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Does Microfinance Reduce Poverty in Bangladesh? New Evidence from Household Panel Data

  • Katsushi Imai
  • Md. Shafiul Azam

The study examines whether loans from microfinance institutions (MFI) reduce poverty in Bangladesh drawing upon the nationally representative household panel with four rounds from 1997 to 2004. The effects of general microfinance loans and loans for productive purposes on income, food consumption and women's Body Mass Index are estimated. Overall effects of MFI loans on income and food consumption were positive and the purpose of the loan is important in predicting which household welfare indicator is improved. Alternative estimation methods confirm a positive impact of MFI loans on food consumption growth, which supports the poverty reducing effects of microfinance in Bangladesh.

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Paper provided by Economics, The University of Manchester in its series The School of Economics Discussion Paper Series with number 1019.

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Date of creation: 2010
Date of revision:
Handle: RePEc:man:sespap:1019
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  1. Imai, Katsushi S. & Arun, Thankom & Annim, Samuel Kobina, 2010. "Microfinance and Household Poverty Reduction: New Evidence from India," World Development, Elsevier, vol. 38(12), pages 1760-1774, December.
  2. David Roodman & Jonathan Morduch, 2009. "The Impact of Microcredit on the Poor in Bangladesh: Revisiting the Evidence," Working Papers 174, Center for Global Development.
  3. Heckman, James J, 1979. "Sample Selection Bias as a Specification Error," Econometrica, Econometric Society, vol. 47(1), pages 153-61, January.
  4. Christian Ahlin & RobertM. Townsend, 2007. "Using Repayment Data to Test Across Models of Joint Liability Lending," Economic Journal, Royal Economic Society, vol. 117(517), pages F11-F51, 02.
  5. Rajeev H. Dehejia & Sadek Wahba, 1998. "Propensity Score Matching Methods for Non-experimental Causal Studies," NBER Working Papers 6829, National Bureau of Economic Research, Inc.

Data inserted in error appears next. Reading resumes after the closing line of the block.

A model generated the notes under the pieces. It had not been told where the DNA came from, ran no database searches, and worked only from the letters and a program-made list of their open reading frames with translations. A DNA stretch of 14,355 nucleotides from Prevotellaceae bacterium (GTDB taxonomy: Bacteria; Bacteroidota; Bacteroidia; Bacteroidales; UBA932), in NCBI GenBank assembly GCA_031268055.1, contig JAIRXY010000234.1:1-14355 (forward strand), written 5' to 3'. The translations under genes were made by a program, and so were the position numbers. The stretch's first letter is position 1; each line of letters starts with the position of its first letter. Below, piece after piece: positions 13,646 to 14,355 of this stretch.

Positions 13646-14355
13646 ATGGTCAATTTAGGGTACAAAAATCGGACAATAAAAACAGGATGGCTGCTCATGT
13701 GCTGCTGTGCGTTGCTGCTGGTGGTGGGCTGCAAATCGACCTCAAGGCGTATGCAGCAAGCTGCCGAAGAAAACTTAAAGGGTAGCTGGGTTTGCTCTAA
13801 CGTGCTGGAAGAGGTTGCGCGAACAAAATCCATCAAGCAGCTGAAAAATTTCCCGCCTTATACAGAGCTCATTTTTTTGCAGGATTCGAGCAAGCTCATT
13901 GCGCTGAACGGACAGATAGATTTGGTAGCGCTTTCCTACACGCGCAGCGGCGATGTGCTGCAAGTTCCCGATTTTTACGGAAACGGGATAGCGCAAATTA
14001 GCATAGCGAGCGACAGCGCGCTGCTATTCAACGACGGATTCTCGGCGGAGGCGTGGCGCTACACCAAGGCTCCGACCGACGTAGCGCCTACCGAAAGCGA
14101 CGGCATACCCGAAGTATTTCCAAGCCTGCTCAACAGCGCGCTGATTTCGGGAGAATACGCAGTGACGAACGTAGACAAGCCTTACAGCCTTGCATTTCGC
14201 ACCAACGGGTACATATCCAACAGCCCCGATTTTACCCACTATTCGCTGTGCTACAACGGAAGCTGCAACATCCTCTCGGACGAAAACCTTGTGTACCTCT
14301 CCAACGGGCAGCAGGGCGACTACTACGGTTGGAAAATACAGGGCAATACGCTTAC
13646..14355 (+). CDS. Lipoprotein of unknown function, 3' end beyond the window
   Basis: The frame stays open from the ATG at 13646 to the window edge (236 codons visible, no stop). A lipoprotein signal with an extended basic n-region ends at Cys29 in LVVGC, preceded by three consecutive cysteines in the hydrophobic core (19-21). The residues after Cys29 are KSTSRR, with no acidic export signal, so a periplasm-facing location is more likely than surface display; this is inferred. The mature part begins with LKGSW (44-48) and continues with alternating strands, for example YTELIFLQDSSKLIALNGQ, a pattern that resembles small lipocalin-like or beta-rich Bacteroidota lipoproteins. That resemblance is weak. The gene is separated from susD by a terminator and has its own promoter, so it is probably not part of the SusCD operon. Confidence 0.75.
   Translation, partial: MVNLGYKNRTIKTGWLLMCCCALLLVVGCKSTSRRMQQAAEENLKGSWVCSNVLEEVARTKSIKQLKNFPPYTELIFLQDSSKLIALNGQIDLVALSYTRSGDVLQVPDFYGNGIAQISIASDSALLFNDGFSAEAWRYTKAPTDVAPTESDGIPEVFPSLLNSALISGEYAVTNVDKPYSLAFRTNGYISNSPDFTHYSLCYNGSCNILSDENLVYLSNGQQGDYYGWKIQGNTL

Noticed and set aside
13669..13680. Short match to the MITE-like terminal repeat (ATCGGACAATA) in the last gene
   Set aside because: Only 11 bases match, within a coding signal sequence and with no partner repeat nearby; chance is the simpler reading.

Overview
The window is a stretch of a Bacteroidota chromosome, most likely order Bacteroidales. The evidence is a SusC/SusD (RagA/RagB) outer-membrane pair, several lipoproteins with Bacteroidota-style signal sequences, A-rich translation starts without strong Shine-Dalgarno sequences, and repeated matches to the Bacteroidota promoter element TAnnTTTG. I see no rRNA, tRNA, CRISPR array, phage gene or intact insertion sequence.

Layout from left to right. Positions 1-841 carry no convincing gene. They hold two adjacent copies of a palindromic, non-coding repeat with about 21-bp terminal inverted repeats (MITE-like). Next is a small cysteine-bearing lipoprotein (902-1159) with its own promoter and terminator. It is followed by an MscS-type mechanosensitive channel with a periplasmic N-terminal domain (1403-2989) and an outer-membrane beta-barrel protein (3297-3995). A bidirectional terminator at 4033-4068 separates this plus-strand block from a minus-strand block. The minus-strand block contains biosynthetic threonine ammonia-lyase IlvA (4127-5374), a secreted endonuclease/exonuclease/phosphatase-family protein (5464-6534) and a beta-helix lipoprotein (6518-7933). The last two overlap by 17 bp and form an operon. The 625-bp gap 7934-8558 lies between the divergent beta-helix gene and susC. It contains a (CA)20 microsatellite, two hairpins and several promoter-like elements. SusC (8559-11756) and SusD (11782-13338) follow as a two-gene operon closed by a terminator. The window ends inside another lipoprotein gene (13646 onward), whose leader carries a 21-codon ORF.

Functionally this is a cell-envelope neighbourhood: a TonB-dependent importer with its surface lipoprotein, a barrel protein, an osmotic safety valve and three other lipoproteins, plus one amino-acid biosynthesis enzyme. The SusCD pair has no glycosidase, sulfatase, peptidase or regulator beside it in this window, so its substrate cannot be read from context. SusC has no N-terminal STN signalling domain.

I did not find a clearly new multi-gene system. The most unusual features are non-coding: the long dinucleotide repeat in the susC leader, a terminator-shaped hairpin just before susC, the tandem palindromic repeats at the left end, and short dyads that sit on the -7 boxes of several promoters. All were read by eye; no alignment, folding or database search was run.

6. Besley, T. & Coate, S., 1991. "Group Lending, Repayment Incentives And Social Collateral," Papers 152, Princeton, Woodrow Wilson School - Development Studies.
  7. Shahidur R. Khandker, 2005. "Microfinance and Poverty: Evidence Using Panel Data from Bangladesh," World Bank Economic Review, World Bank Group, vol. 19(2), pages 263-286.
  8. A. Smith, Jeffrey & E. Todd, Petra, 2005. "Does matching overcome LaLonde's critique of nonexperimental estimators?," Journal of Econometrics, Elsevier, vol. 125(1-2), pages 305-353.
  9. Dehejia, Rajeev, 2005. "Practical propensity score matching: a reply to Smith and Todd," Journal of Econometrics, Elsevier, vol. 125(1-2), pages 355-364.
  10. Sascha O. Becker & Andrea Ichino, 2002. "Estimation of average treatment effects based on propensity scores," Stata Journal, StataCorp LP, vol. 2(4), pages 358-377, November.
  11. Jonathan Morduch, 1998. "Does Microfinance Really Help the Poor? New Evidence from Flagship Programs in Bangladesh," Working Papers 198, Princeton University, Woodrow Wilson School of Public and International Affairs, Research Program in Development Studies..
  12. Mark M. Pitt & Shahidur R. Khandker, 1998. "The Impact of Group-Based Credit Programs on Poor Households in Bangladesh: Does the Gender of Participants Matter?," Journal of Political Economy, University of Chicago Press, vol. 106(5), pages 958-996, October.
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